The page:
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Starlink vs CenturyLink: How do satellite and fiber optic internet providers compare?

High-speed internet access has become an essential utility for homes and businesses. While most rely on cable or DSL, fiber optic and satellite internet offer intriguing alternatives, especially if you live in a rural area. Two of the major players in these next-generation internet services are Starlink and CenturyLink. But how exactly do these two stack up? This comprehensive guide examines the differences between Starlink‘s satellite internet and CenturyLink‘s fiber and DSL networks.

A Brief Background

First, let‘s look at what each of these companies offers. Starlink is the satellite internet division of SpaceX. It launched its first low-Earth orbit satellites in 2019 and currently promises download speeds between 50-250 Mbps. Starlink aims to provide high-speed satellite internet access to remote areas around the world.

CenturyLink, on the other hand, is one of the largest telecommunications companies in the U.S. It provides phone, TV, and internet services to millions of homes and businesses in over 35 states. CenturyLink offers both fiber optic and DSL broadband, with speeds up to 940 Mbps with fiber.

History and Market Share

Starlink is still in the early stages, having launched about 3,500 satellites so far out of a planned 42,000 constellation. It currently serves over 400,000 subscribers. CenturyLink has been around since 1930 through various mergers and acquisitions. It inherited an extensive existing infrastructure and currently serves around 4.5 million internet subscribers. So while innovative, Starlink has some catching up to do.

Availability and Expansion Plans

A key consideration is what areas currently have access to these services. Starlink is optimized for rural areas with limited internet options. It is now available in portions of North America, Europe, Australia, and New Zealand. Expansion plans aim to reach remote regions in Africa and South America too.

Meanwhile, CenturyLink’s fiber network covers over 15 million homes and businesses across parts of 17 U.S. states so far. Availability depends on your location. its older DSL infrastructure blankets even more areas but offers slower speeds.

Technology and Speed Comparison

Starlink satellites orbit the planet at ~350 miles up, facilitating high-bandwidth communication with users anywhere a dish has line-of-sight access to orbit. This allows for cable-like speeds even in places without fiber infrastructure. Early reports from beta testers indicate real-world download speeds reliably over 100 Mbps. Latency is higher than fiber at around 45ms but improved satellite routing should help minimize lag issues.

CenturyLink’s fiber optic network utilizes underground glass cables and laser-based signals, allowing for near-instant data transfer over long distances. Fiber customers can expect blistering speeds up to 940 Mbps for downloads. DSL runs on telephone lines and tends to provide only 10-100Mbps downloads. Fiber also has the latency edge at ~15ms vs 45ms for Starlink currently.

So while Starlink is impressively fast for satellite, CenturyLink fiber still wins on raw bandwidth and latency when available. But DSL is certainly slower than Starlink.

Reliability and Uptime

The interconnected satellite mesh aims to provide consistent coverage anywhere with clear line-of-sight sky access. However, major solar weather events can temporarily degrade service as satellites reset orientation. CenturyLink fiber is more physically shielded from disruptions, but network equipment can also rarely go down. Overall both seem fairly reliable, with fiber infrastructure having a slight uptime edge.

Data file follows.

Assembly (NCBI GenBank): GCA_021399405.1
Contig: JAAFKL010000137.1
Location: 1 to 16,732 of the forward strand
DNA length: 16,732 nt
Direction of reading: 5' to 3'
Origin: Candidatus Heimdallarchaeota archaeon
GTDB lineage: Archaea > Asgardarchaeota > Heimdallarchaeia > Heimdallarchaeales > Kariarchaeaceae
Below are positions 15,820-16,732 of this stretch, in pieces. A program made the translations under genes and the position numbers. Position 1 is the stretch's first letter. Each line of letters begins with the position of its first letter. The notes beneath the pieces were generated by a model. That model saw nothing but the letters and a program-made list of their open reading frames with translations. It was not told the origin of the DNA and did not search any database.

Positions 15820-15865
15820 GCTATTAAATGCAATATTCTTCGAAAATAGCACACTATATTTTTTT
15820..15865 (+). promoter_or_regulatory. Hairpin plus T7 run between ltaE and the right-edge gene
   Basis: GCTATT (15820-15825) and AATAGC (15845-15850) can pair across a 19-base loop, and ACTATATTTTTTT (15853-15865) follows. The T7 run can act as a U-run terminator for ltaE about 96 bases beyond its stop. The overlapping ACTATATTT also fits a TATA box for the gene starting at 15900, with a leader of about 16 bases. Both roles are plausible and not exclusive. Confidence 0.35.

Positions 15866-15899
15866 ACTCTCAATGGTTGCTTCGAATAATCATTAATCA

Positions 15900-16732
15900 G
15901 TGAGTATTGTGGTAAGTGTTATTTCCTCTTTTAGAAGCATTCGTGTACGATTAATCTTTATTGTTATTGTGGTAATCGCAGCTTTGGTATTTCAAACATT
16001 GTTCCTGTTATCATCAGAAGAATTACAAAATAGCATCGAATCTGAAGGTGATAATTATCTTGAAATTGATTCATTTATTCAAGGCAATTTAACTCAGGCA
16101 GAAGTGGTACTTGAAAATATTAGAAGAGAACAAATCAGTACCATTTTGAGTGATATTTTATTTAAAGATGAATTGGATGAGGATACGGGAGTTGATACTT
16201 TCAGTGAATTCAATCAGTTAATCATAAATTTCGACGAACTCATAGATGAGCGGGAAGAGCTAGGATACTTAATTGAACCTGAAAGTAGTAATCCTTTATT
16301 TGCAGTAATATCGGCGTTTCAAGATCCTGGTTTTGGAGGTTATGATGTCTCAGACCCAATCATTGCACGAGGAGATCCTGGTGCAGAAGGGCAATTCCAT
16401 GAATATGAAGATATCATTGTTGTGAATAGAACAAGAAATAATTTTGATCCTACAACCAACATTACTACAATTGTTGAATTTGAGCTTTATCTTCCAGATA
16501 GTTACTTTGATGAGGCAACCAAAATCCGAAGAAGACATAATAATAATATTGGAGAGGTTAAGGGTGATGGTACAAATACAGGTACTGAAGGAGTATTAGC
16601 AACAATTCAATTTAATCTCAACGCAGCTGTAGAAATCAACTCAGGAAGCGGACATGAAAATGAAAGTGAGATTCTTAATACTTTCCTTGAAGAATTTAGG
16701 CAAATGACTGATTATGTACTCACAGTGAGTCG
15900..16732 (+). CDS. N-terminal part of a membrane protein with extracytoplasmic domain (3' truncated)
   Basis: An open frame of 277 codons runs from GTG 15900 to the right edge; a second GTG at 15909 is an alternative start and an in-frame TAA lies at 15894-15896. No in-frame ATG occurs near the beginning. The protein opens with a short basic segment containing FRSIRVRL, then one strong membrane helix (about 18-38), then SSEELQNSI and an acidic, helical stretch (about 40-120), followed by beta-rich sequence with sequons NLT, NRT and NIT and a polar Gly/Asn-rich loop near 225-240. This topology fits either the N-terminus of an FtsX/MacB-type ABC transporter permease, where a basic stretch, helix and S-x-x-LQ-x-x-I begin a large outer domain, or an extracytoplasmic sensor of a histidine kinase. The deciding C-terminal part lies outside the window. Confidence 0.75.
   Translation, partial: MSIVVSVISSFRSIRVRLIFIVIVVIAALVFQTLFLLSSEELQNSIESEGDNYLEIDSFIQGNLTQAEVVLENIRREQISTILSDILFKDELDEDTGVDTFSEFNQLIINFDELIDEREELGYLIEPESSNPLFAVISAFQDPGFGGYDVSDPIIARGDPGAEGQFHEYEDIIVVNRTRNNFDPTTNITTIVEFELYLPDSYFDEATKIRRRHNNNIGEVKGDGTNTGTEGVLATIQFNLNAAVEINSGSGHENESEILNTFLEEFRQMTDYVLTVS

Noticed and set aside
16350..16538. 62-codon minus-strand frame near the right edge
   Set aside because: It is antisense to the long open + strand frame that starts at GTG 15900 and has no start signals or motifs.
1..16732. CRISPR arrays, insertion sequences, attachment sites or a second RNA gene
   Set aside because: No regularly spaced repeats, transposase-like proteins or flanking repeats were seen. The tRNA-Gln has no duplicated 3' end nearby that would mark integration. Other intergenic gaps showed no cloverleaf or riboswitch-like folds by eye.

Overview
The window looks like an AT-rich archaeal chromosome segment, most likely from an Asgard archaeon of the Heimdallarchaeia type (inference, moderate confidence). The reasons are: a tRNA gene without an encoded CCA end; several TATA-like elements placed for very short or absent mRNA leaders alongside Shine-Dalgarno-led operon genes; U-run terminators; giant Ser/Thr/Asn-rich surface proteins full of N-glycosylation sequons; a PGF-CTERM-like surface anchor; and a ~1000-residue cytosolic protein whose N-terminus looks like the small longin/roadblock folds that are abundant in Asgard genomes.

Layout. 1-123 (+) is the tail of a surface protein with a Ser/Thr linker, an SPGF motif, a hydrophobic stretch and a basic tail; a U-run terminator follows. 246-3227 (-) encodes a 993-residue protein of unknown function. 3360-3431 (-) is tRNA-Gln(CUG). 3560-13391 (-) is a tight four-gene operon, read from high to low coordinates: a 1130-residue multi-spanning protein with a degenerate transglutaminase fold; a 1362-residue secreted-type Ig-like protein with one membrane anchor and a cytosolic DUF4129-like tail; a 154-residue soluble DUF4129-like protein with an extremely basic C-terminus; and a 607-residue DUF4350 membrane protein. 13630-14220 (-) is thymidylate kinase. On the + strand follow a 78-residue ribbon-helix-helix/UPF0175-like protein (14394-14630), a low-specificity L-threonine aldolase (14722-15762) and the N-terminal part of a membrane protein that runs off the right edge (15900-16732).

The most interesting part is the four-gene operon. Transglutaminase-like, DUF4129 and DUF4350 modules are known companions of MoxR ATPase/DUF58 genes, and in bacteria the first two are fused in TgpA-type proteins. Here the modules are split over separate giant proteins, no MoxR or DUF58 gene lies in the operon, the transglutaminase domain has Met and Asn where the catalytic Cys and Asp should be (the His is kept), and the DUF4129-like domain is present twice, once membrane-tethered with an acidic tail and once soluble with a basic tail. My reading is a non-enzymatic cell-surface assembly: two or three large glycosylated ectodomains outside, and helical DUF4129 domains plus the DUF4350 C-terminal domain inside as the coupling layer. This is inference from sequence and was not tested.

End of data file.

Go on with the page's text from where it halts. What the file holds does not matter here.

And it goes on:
Cost Comparison

Starlink installation involves mounting a small satellite dish with clear sky access. Upfront hardware costs $599. The monthly subscription fee is $110. It also has portability benefits, working anywhere with open sky access. Professional installation can cost $100-300 more if you’d like help getting set up.

CenturyLink usually sends a professional technician for free installation of fiber or DSL modems when you start new service. Fiber broadband packages start around $65 per month for speeds up to 940 Mbps. Actual pricing varies by region, so check availability for your area.

Pros and Cons of Each Service

Starlink Pros:

  • Available almost anywhere with sky access
  • No other installation needed
  • Fast speeds rivaling cable & fiber
  • Single hardware investment

Starlink Cons:

  • Requires clear line-of-sight sky access
  • Higher latency than fiber
  • More vulnerable to solar weather disruption
  • Monthly service costs add up over time

CenturyLink Fiber Pros:

  • Blazing fast gigabit speeds
  • Low latency for gaming and streaming
  • Fixed infrastructure is reliable

CenturyLink Fiber Cons:

  • Limited availability in many regions
  • Installation complexity if DIY
  • Generally pricier monthly fees


For rural users or those with geographic barriers to wired broadband infrastructure, Starlink satellite presents an appealing solution for reasonably fast internet. But for anyone with access to CenturyLink’s fiber optic network, the incredible speeds, low latency, and competitive pricing make it hard to beat. DSL offers good budget internet in covered zones too. So fiber reigns supreme where available, but Starlink fills an important niche case. Evaluate their coverage maps and performance against your needs to see which provider is the best fit. The competitively priced satellite and fiber networks are both helping connect more users to better broadband.